To the paramilitaries, especially the Ã‰lmer CÃ¡rdenas Bloc, which dominates much of ChocÃ³ and is not participating in negotiations, the communities ask:
That demobilization and reintegration not take place on their lands, and that it really do away with paramilitary structures, a result that still is not certain.
- We support the disarmament, demobilization and reintegration into civilian life of irregular armed actors, within a framework of respect for truth, justice, reparations and non-repetition. But in honor of our autonomy, we demand that this concentration and demobilization process not take place in our territories. More importantly, we demand that reinsertion not become a mechanism for the expropriation of our ancestral lands. Meanwhile, we express our concern that behind this reinsertion there may arise new forms of paramilitary structures in the region.
To stop appropriating land for vast plantations of African Palm (an exotic species introduced to produce palm oil).
- We reject the monoculture of African Palm, which endangers our collective land titles, affects the fragility of our ecosystem, damages our agrarian culture, affects traditional cultivations, creates an enclave economy, worsens the existing nutrition crisis, and brings with it a long process of capital accumulation that only benefits large investors, to the detriment of our own communities (making us peones of our own misfortune). African Palm crops, far from being an alternative for prosperity, represent a component of a counter-insurgency strategy that worsens the conflict in the department of ChocÃ³.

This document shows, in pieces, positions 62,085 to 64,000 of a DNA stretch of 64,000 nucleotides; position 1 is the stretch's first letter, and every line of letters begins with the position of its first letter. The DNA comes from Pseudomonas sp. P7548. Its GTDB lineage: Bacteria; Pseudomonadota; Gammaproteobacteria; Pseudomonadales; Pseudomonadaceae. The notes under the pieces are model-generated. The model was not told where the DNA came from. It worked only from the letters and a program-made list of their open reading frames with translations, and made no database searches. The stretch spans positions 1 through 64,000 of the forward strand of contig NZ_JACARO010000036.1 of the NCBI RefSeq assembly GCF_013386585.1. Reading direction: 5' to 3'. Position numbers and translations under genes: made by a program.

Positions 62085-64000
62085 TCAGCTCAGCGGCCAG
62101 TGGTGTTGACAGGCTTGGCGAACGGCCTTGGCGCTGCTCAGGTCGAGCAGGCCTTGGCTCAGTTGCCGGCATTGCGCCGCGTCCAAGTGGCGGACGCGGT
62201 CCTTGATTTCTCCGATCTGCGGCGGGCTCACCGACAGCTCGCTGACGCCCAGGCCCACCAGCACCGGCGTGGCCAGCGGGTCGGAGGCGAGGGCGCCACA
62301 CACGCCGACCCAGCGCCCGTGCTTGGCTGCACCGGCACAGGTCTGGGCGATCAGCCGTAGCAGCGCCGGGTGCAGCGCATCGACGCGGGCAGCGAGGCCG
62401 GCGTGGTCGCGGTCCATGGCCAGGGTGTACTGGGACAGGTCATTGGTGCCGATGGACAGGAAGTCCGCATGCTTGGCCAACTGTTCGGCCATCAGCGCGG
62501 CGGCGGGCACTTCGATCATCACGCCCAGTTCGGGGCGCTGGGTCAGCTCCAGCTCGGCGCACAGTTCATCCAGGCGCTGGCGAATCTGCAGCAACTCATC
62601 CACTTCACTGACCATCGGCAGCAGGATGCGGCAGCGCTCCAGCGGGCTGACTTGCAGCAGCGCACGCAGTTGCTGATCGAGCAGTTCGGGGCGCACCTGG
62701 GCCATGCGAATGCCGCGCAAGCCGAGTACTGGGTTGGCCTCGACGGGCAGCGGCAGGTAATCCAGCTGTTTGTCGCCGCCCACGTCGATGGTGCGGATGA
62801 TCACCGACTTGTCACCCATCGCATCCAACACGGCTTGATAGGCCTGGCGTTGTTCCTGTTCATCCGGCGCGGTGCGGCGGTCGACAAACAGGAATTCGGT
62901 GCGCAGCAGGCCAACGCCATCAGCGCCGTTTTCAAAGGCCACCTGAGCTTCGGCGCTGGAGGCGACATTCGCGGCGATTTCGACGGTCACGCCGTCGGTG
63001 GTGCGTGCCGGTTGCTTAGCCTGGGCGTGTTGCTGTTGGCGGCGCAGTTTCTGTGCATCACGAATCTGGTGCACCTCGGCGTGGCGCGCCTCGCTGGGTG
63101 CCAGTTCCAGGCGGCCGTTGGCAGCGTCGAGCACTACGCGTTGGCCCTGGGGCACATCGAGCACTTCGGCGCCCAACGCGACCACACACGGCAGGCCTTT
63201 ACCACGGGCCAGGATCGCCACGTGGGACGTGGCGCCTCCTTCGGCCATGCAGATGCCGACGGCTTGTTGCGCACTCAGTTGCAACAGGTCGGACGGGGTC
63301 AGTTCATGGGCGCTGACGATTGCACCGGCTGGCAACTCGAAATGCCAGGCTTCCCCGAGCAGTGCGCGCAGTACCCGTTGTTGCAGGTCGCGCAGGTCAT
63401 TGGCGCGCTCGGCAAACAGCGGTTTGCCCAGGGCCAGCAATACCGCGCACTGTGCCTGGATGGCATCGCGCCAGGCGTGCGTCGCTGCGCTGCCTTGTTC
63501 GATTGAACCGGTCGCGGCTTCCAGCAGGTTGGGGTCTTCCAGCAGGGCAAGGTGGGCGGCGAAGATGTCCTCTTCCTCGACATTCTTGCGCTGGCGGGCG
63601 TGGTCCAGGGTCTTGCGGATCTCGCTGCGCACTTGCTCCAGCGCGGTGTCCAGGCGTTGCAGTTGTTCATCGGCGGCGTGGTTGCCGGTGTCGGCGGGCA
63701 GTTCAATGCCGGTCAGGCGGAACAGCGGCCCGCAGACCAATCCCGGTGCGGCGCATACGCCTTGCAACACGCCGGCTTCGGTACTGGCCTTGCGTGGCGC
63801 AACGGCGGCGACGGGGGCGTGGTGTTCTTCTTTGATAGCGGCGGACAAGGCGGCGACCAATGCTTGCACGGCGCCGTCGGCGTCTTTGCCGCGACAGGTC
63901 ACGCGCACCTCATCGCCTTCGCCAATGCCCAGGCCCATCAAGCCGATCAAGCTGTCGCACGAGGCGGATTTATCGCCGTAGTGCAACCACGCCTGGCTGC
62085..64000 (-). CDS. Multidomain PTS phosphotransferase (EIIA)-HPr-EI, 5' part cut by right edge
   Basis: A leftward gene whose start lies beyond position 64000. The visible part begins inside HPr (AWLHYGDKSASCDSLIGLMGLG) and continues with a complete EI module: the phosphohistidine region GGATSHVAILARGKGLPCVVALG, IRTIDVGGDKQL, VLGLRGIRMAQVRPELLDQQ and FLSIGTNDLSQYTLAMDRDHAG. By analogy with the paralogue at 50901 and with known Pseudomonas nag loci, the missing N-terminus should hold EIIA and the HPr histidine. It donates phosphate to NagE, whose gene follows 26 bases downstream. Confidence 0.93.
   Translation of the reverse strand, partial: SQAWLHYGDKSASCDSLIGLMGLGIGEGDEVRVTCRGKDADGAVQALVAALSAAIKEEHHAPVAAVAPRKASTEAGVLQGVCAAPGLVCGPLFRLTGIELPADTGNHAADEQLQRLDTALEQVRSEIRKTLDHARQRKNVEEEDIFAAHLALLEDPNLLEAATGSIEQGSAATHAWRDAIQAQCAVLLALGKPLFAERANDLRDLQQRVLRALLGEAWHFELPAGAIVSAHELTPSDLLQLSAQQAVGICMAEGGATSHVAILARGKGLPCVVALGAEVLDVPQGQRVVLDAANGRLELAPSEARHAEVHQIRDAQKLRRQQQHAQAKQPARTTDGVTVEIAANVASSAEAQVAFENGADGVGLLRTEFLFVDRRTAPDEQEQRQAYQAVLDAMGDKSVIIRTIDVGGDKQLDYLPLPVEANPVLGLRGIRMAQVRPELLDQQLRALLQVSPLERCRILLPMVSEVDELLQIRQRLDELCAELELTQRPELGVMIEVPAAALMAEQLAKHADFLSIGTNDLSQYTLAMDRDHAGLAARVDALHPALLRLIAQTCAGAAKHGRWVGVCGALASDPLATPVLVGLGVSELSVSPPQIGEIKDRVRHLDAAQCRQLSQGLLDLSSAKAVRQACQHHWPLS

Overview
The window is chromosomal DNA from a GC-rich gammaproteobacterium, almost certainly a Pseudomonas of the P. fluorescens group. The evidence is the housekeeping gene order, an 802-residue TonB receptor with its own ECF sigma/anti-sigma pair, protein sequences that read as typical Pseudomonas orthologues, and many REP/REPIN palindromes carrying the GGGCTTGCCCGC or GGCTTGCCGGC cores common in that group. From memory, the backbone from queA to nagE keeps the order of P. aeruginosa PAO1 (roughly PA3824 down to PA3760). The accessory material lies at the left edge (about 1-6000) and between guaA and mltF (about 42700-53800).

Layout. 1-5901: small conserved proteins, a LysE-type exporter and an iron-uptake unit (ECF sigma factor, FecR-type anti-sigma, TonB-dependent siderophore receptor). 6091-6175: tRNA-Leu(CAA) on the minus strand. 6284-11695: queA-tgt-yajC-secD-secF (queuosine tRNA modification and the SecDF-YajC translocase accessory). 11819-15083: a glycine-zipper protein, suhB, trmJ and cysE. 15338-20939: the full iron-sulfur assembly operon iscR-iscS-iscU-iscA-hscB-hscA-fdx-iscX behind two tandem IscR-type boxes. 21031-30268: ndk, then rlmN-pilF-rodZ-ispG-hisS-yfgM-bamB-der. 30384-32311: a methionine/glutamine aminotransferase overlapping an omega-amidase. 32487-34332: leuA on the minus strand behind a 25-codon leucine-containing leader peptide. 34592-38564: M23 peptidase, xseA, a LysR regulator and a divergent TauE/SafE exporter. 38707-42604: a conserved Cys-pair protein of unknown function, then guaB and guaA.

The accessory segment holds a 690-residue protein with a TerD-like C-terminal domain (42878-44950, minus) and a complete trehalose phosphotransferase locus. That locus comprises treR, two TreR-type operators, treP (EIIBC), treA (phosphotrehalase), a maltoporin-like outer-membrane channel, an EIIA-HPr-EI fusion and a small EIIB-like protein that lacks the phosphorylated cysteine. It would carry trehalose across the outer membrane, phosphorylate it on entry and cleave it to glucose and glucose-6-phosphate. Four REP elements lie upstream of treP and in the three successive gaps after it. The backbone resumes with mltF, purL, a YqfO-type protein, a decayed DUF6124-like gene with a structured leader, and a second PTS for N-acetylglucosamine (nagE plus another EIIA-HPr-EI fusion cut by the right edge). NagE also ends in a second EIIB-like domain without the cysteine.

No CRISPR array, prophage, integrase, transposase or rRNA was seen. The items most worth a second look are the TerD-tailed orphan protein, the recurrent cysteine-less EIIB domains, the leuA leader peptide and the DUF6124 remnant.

- We do not support the â€œdevelopment proposalâ€ of the â€œÃ‰lmer CÃ¡rdenas Blocâ€ called PASO, because, after invading our territory and killing and displacing our people, they intend to impose a model that does not respond to our culture or our concept of ethno-development or our â€œlife plans.â€
To the FARC:
- We reject the FARCâ€™s intrusion into our Community Councils and Indigenous Councils (Cabildos), which compromises our autonomy and our cultural identity; impedes the free exercise of our daily activities; serves as a pretext for the absence of the social investments that the state should make; impedes the application of internal rules and regulations; and affects our own security. You threaten and stigmatize our people with unfounded accusations that cannot be contradicted, and you create a cloak of suspicion over those who travel to and from rural zones to municipal capitals (county seats), alleging that they are Army informants. For all of these reasons, we reiterate that you must not be present either in black communities or in indigenous reserves.
To the ELN, which is barely present in the region, the communities â€œreiterate that you must not be present either in black communities or in indigenous reserves.â€